person stood in front of dark sky to represent The struggle of being an Agile perfectionist.

15 November 2020

The struggle of being an Agile perfectionist

Lyssa is a marketing badass and founder of Kraken Marketing. She is all about using Data-Driven Marketing using Agile methodologies to help businesses level up. Google Women Techmaker, public speaker, and GIF aficionado. She was one of Cornwall's 30 under 30 and Young Business Person of the Year.
LinkedIn Linkedin Twitter Twitter

Article Categories:

Hi! 👋 My name is Lyssa and I’m a perfectionist. I am also an Agile marketer, and sometimes those things don’t work so well together. 

 

I want things to be perfect, the first time. There is no room for error. 

Unfortunately, I know that I sometimes go above the level of healthy perfectionism and can be way too hard on myself, often setting unrealistic high standards. 🤣

 

Perfectionism can lead to excellence, but it can also be a real problem.
It can lead to overthinking, overworking, burnout, sleeplessness, and poor mental health. 

Which is not great! 

 

The benefits of perfectionism

Perfectionists are usually super organised and can find streamlined ways of doing things. They excel at creating systems and processes that get more work done, in a better way. 


Their high standards mean that the work produced is often amazing, meets the brief and exceeds expectations. 

 

They usually pay attention to the detail and make sure that work feels really polished. 

Sounds great, doesn’t it? 

 

The benefits of Agile

Taking an Agile approach to work is also a good thing.
It means projects get delivered on time and on budget. 

It allows you to respond quickly to change, and deliver value faster.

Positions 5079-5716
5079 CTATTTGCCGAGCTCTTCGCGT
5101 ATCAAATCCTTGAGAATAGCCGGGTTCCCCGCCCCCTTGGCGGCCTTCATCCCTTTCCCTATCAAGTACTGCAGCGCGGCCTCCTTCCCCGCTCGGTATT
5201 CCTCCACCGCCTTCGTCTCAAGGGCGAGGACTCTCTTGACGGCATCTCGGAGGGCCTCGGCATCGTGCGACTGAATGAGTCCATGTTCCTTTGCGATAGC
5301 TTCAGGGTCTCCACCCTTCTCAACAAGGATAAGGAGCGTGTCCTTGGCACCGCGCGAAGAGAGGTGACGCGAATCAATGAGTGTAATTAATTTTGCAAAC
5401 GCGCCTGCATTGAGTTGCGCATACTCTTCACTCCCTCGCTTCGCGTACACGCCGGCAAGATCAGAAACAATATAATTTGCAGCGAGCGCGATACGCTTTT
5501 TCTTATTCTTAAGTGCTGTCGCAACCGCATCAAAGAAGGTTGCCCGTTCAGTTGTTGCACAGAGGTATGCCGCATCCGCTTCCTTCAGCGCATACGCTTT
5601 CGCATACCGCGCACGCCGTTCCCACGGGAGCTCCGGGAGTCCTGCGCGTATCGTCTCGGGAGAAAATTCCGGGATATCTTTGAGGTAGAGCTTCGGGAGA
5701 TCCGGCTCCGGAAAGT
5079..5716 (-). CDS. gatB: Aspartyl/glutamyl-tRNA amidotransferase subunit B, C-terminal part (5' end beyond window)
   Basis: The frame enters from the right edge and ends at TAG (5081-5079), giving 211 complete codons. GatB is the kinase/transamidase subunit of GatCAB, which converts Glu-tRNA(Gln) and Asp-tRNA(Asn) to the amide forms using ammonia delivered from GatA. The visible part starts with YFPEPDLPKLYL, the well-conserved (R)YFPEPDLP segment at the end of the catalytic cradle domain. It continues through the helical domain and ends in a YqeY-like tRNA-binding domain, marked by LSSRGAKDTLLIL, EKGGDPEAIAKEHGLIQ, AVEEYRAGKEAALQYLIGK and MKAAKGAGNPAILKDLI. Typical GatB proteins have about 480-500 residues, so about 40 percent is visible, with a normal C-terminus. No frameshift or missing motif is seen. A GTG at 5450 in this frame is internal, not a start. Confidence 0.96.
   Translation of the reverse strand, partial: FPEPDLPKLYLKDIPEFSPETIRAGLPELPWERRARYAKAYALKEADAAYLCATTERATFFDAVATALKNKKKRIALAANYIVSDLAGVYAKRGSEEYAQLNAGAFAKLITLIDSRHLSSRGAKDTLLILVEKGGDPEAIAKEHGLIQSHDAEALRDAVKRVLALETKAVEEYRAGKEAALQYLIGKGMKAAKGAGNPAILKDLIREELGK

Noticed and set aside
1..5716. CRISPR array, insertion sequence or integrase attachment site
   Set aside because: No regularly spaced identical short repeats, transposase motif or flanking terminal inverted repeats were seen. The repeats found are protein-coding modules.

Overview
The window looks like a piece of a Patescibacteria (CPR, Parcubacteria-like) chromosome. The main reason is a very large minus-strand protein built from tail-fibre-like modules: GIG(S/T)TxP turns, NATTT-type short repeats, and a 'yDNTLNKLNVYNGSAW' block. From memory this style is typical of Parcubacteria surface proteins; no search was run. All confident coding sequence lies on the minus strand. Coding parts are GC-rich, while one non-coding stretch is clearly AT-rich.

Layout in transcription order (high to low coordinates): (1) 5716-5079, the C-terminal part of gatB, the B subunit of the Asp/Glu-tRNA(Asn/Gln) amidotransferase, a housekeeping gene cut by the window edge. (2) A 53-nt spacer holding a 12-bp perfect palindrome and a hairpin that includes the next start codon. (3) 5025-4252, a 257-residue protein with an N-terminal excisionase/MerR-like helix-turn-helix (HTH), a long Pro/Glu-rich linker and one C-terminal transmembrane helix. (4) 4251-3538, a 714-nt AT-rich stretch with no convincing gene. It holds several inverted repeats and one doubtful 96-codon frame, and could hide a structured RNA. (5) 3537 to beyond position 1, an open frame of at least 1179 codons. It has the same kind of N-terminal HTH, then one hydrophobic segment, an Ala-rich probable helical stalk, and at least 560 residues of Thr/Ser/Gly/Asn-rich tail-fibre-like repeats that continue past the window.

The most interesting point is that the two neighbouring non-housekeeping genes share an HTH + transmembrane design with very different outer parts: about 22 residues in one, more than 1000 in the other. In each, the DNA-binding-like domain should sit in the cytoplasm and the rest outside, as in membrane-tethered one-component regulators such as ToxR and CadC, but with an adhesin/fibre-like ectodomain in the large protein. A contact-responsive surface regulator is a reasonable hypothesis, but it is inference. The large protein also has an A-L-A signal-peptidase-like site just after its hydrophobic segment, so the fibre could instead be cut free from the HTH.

There are systems and processes in place that allow for transparency, accountability and autonomy. 

This also sounds wonderful, and there are clear benefits to your team adopting Agile. 

 

Why I struggle as an Agile perfectionist

I want things to be right – the first time. But in being Agile, we usually take an iterative approach. We do a smaller, scaled-down version of “the thing” and see how that works. 

Then scale it up a bit, make some tweaks and do it again. And again. Improving each time. 

 

But my perfectionism wants me to go big and awesome from the start.
I struggle to put things into the world that aren’t perfect and I wake up in the night thinking of a better way to do something. 

 

I recently put a newsletter subscription pop-up on my website.
I did this because I am creating some awesome newsletter content together (sign up here wink, wink) and I don’t want people to miss out. I wanted to create a clear call to action for people to subscribe for awesomeness. 

I use Mailchimp and they provide code for a pop up on your website. 

But the pop up isn’t very pretty.
It is not on brand.
It’s very…boring. 

 

But, this is a Minimum Viable Product (MVP). It’s functional, it works. 

People are using it to subscribe to my newsletter.
So I should be happy, right? Yet all I can think about is how off-brand it is. 

I could spend money and get the awesome development team at hiyield to build something better, but the ROI on that wouldn’t be great at this point. 


Being good with good enough

I am trying to get better at being good with good enough. 

I’m trying to take an MVP approach to more aspects of life. 

For example, I bought my house 6 years ago and I have hated the kitchen the entire time. 

I have wanted to have a whole new kitchen put in, but it turns out I have expensive taste and have not been able to afford what I want.

 

So, I have decided to give it a bit of botox.
Last weekend I painted the tiles, added new floor tiles, and am currently painting the cupboard doors. 

It’s not great. The kitchen is still really small without the best layout. And I don’t have a dishwasher (which is the dream). But, it looks more modern and spacious. It is more my style and less green. 


It is good enough.
Better than it was, but still has room for improvement. 

 

Can a perfectionist be Agile?

Yes, you can become an Agile perfectionist. But it takes work. 

I actually think it can be a killer combo and possibly the source of my superpower. 

But sometimes, it can be a struggle to find the right balance between the two. 

 

If you would like to find out more about how this Agile perfectionist can help your tech company level up, get in touch.